Witness testimony could help convict someone at trial, so California prosecutors may feel that their entire case relies on one person’s testimony. Testimony, like other forms of evidence, must be admissible in court. A defense attorney may be able to challenge the admissibility of testimonial evidence. If it turns out the evidence is not admissible, a prosecutor’s entire case might fall apart.
Issues with a witness’ statement
When a witness provides testimony, opinions about reliability may factor into how the judge or jury responds. A witness may believe that he or she saw a specific person commit a particular act, but what if the events took place years ago? Concerns may arise about whether the person remembers things with real clarity.
Even a witness to more recent events might provide troubling testimony. For example, what if it was raining heavily past midnight, and the witness saw an incident from far across the street? The testimony might not be as credible as a witness to an event occurring in broad daylight a few feet away.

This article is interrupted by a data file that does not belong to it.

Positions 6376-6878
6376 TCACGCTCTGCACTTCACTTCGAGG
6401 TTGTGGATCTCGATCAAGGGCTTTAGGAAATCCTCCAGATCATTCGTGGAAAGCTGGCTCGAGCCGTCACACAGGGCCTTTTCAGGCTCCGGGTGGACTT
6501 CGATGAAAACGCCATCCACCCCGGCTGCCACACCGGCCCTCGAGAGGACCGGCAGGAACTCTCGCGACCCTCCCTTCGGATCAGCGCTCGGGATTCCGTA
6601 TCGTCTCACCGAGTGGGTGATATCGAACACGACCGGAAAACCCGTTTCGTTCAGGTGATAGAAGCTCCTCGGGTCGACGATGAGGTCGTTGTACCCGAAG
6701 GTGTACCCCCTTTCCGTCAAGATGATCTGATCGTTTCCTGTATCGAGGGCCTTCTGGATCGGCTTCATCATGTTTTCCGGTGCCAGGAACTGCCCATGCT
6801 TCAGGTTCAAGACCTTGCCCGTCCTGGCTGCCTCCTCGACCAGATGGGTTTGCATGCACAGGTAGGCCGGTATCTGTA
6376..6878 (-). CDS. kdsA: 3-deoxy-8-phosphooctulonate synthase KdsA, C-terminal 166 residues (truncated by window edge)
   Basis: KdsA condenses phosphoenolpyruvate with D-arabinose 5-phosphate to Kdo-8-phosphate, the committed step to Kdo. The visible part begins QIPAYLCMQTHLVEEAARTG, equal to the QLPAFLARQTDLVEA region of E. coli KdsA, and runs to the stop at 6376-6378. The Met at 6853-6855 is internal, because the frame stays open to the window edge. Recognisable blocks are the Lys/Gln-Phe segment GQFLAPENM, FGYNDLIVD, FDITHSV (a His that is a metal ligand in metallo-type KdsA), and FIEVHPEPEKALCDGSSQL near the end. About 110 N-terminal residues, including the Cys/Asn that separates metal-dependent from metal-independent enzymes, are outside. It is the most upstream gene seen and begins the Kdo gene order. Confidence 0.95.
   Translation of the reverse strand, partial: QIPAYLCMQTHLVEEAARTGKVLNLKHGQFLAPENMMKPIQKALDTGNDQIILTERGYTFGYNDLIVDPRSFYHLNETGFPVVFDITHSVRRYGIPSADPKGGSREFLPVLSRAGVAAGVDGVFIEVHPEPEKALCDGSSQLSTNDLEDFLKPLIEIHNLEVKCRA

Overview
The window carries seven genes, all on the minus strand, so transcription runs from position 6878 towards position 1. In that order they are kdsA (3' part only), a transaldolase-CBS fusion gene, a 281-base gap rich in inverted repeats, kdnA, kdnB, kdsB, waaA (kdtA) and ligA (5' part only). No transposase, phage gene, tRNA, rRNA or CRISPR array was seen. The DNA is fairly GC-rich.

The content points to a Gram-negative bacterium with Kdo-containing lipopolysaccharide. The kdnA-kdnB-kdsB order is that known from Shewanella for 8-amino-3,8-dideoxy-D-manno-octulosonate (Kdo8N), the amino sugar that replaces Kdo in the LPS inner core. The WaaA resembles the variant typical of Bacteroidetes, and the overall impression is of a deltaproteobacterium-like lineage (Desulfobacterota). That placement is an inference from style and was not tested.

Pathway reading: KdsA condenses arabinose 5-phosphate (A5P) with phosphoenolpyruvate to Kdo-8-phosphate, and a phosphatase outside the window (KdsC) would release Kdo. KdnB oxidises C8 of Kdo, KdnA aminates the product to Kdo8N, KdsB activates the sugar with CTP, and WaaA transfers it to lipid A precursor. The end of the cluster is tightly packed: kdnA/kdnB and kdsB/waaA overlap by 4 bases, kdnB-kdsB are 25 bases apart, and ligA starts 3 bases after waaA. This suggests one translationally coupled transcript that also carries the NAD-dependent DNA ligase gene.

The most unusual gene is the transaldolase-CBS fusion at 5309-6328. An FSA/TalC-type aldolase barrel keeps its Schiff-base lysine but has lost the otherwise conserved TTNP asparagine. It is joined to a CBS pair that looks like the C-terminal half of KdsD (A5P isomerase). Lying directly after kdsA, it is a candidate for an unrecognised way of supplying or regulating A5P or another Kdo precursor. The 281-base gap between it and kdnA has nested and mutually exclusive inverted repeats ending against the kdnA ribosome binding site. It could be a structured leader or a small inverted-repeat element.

In addition, there may be cases where a witness outright lacks credibility. Someone may provide contradictory and easily disputed testimony. Unfortunately, some witnesses go so far as to lie.
Weak testimony might make it difficult for a jury to arrive at guilt beyond a reasonable doubt. Sometimes, a case may not even go forward if the prosecutor lacks faith in a witness.
Issues with expert witnesses
Sometimes, an expert witness may testify. Is the person truly an expert, though? A closer examination of the witness’s background may cast doubts about their expertise. The witness might strongly believe in his or her conclusions, but they could be inaccurate.
When representing a client, a criminal defense attorney may challenge testimony that lacks credibility. The attorney might even seek to dismiss a case depending on the legal situation.